When the threat of world war two became clear in the late 1930s, the Cotswolds were seen as a suitable location for the dispersement of aerospace shadow factories, being a safe place away from German bombers range. Smiths were co-located to Bishops Cleeve and Stonehouse was chosen as a good place to build factories for the manufacturers Sperry's Gyroscope Company, who moved to Bond's Mill and Hoffmann's Bearings located to Oldends Lane. These two factories employed many people during the war and for a long time afterwards ensuring employment in the town for many years. The Gatehouse at Bonds Mill was originally constructed during World War II as a defensive pillbox. It is a rare example of a two-storey pillbox with a rooftop gun emplacement and is a Grade II listed building. It is now used a visitor centre run by the Cotswold Canals Trust.
On 12 September 1940, a lone Dornier flew along the Stroud Valley and photographed the area. Detailed mapping of the Sperry factory was noted by German Intelligence, in preparation for a raid in February 1943, although this never occurred.
Rationalisation of the railways happened quickly after the Second World War, with passenger services being suspended on the Stroud and Nailsworth branch in 1947, and to freight in the 1966. Though special excursion trains for mill workers were provided for day outings (up to 1965). The Midland Railway Station was closed in 1965. Burdett Road Station, the last of two stations that Stonehouse possessed, was threatened with closure in 1972, but remains open to this day. (The Mildland line had a separate platform from the Bristol main line that users referred to as a third station)
Stonehouse was connected to the national motorway network in 1971, when the M5 opened. In the late 20th century, Stonehouse saw substantial growth within industry; large multinationals such as ABB, International Intelligence Limited and Intelligent Armour Limited moving into the area.
Housing development in Stonehouse continued during the post war period, with the Park Estate being built in the 1950s, Little Australia, Boakes Drive and continuing into the 21st century, with the small developments at Arrowsmith Drive and Court View, which is located opposite Stonehouse Court and built partially on the old Stroud and Nailsworth branch line in 2002. A small development adjacent to Arrowsmith Drive is being constructed in 2017, technically this is in the parish of Standish.
In 1986 Stonehouse was thrust into the national limelight after a deadly outbreak of meningitis. Following the outbreak, The Meningitis Trust was founded and was registered as the first meningitis charity in the UK. Now known as Meningitis Now and based in nearby Stroud, the charity has funded over £12 million of preventative research, distributed over 22 million awareness symptoms cards, supported over one million people, including calls to their helpline, and worked with thousands of families whose lives have been devastated by meningitis.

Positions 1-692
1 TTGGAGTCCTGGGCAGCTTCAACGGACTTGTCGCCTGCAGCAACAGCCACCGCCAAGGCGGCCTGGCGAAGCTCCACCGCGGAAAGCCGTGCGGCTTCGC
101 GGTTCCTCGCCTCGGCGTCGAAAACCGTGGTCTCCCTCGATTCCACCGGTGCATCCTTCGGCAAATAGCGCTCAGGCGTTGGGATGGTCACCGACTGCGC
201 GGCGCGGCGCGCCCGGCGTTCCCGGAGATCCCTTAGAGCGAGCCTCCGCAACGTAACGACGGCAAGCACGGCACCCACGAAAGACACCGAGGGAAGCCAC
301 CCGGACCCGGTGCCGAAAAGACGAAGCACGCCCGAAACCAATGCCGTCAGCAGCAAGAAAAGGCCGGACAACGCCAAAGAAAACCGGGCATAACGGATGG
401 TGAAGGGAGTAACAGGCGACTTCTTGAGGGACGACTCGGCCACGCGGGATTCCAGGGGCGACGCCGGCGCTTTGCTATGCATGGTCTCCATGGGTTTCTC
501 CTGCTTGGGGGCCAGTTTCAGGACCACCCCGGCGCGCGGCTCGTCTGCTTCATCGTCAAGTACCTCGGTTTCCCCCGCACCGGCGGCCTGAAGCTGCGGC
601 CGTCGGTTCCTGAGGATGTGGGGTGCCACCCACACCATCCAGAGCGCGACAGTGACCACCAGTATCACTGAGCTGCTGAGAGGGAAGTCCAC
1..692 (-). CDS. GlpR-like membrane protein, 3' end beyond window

Stonehouse is very well situated for business and business growth due to its central UK location and close proximity to the motorway networks of the M5 & M4. Today Stonehouse has a large number of residential housing estates, including council housing and a small high street. As with so many small towns, the last of Stonehouse's banks closed for good in 2016 and the town's Post Office moved into the Co-op on the High Street in 2017.
In 2011, Stonehouse High Street was made into a Community Shared Space, reopening in September 2011.
In 2016 a new eco-business park and wood-based football stadium for Forest Green Rovers was mooted by local businessman Dale Vince, CEO of Ecotricity, to be constructed west of the town, close to the M5 junction.
- "Stonehouse (Parish): Key Figures for 2011 Census". Neighbourhood Statistics. Office for National Statistics. Retrieved 31 March 2015.
- "Dairy Crest sells milk business to Muller in £80m deal". Stroud News & Journal. 6 November 2014. Retrieved 17 January 2017.
- Kathleen Morgan; Brian S Smith (1972). C R Elrington; N M Herbert; R B Pugh, eds. A History of the County of Gloucester: Volume 10: Westbury and Whitstone Hundreds. Victoria County History. pp. 276–284. ISBN 978-0-19-722725-1. Retrieved 5 October 2010.
- Wilson, Ray (1997). "Stonehouse Brick and Tile Company" (PDF). Gloucestershire Society for Industrial Archaeology Journal: 14–26. Retrieved 4 October 2010.
- "Archived copy". Archived from the original on 7 December 2013. Retrieved 25 March 2012.
- Census 1901
- "The Gatehouse at Bonds Mill, Stonehouse". Historic England. Retrieved 30 December 2017.
- Wiseman, Jamie. "Historic Gatehouse on Stroudwater canal to get new lease of life as mini heritage centre". Stroud News and Journal. Retrieved 30 December 2017.
- "Stonehouse traders fear impact of roadworks". BBC News. 5 May 2011.
|Wikimedia Commons has media related to Stonehouse, Gloucestershire.|
- Stonehouse Town Council
- Stonehouse, Gloucestershire at Curlie (based on DMOZ)
- Stonehouse History Group
- See Stonehouse Brick and Tile workers at work 1945
- Stroud Voices (Stonehouse filter) - oral history site
- A collection of images of shop and business signs in Stonehouse (2017)
- A collection of images of residential house names in Stonehouse (2017)
- A collection of images of the minutia of Stonehouse eg various signs, street furniture, boot scrapers etc (2017)